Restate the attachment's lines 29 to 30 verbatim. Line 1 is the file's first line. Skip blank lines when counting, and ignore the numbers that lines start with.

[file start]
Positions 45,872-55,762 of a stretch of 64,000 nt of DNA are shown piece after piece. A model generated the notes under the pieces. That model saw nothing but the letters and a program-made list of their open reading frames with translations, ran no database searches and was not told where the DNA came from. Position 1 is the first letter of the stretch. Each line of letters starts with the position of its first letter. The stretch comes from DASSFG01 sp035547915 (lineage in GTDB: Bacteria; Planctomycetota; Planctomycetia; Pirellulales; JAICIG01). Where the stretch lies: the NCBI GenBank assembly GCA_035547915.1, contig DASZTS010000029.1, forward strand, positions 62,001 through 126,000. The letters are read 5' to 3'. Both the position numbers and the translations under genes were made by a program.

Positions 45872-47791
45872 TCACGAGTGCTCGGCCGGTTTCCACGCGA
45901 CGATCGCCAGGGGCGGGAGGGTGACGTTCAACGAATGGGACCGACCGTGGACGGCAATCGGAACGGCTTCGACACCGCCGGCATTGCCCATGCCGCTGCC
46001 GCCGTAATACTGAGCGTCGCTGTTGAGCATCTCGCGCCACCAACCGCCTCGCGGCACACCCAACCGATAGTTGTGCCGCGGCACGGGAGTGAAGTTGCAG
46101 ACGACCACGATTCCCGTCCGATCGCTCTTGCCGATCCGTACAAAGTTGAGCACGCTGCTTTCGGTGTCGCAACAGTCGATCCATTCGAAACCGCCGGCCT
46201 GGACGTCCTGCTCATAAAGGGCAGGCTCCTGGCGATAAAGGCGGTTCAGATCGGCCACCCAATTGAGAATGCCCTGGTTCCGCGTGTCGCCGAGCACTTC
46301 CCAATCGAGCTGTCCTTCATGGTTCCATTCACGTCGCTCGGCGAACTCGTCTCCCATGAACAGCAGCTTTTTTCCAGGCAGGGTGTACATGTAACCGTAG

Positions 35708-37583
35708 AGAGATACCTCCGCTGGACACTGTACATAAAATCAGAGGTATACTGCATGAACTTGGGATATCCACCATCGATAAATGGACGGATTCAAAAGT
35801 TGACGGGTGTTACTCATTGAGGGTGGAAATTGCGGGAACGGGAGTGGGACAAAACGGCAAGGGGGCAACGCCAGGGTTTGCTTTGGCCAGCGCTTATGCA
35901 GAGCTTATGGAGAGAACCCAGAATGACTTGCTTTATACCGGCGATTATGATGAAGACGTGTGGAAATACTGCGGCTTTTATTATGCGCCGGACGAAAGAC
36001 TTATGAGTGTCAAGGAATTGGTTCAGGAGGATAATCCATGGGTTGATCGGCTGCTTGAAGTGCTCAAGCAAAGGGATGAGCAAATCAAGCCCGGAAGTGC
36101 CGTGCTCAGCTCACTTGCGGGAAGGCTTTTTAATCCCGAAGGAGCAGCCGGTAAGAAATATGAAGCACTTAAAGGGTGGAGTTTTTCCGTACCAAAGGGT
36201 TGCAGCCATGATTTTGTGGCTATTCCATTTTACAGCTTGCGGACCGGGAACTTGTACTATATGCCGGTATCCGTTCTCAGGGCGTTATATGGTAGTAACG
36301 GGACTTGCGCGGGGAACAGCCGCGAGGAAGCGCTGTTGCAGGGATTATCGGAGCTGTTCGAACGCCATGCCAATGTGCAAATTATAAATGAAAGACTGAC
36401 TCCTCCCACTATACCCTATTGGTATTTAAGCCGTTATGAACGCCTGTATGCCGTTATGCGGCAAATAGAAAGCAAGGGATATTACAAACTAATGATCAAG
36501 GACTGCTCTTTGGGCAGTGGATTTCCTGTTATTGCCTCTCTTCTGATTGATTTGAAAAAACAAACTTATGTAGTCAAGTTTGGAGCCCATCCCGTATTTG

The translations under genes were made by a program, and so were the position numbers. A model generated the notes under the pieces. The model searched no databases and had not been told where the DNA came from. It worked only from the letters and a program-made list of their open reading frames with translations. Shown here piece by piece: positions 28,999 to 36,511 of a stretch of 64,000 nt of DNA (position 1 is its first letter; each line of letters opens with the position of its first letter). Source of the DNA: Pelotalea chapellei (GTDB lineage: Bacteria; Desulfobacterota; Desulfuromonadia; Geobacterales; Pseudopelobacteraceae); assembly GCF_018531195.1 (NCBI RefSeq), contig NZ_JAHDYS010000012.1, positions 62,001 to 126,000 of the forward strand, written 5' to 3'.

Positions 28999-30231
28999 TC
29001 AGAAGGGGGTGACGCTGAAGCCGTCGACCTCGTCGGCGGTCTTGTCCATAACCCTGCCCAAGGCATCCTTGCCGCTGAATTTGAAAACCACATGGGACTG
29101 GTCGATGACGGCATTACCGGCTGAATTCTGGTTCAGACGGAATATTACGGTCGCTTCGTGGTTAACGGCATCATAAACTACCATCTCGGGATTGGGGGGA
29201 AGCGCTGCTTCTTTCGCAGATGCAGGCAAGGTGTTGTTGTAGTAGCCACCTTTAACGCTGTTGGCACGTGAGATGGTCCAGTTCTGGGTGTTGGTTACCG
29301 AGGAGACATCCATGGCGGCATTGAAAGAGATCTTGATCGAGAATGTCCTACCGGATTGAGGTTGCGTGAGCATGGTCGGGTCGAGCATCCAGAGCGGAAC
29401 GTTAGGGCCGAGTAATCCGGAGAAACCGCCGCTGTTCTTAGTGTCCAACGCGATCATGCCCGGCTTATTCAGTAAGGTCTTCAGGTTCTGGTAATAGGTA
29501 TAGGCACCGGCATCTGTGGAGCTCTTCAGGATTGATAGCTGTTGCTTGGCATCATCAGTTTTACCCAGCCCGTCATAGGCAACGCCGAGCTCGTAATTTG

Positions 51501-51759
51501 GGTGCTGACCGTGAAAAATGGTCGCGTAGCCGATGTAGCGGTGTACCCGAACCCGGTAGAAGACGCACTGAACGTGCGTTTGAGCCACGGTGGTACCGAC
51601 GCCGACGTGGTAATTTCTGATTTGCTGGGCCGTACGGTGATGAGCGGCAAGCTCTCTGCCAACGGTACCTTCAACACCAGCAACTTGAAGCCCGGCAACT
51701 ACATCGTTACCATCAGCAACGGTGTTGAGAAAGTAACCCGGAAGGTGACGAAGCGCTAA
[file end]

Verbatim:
51501 GGTGCTGACCGTGAAAAATGGTCGCGTAGCCGATGTAGCGGTGTACCCGAACCCGGTAGAAGACGCACTGAACGTGCGTTTGAGCCACGGTGGTACCGAC
51601 GCCGACGTGGTAATTTCTGATTTGCTGGGCCGTACGGTGATGAGCGGCAAGCTCTCTGCCAACGGTACCTTCAACACCAGCAACTTGAAGCCCGGCAACT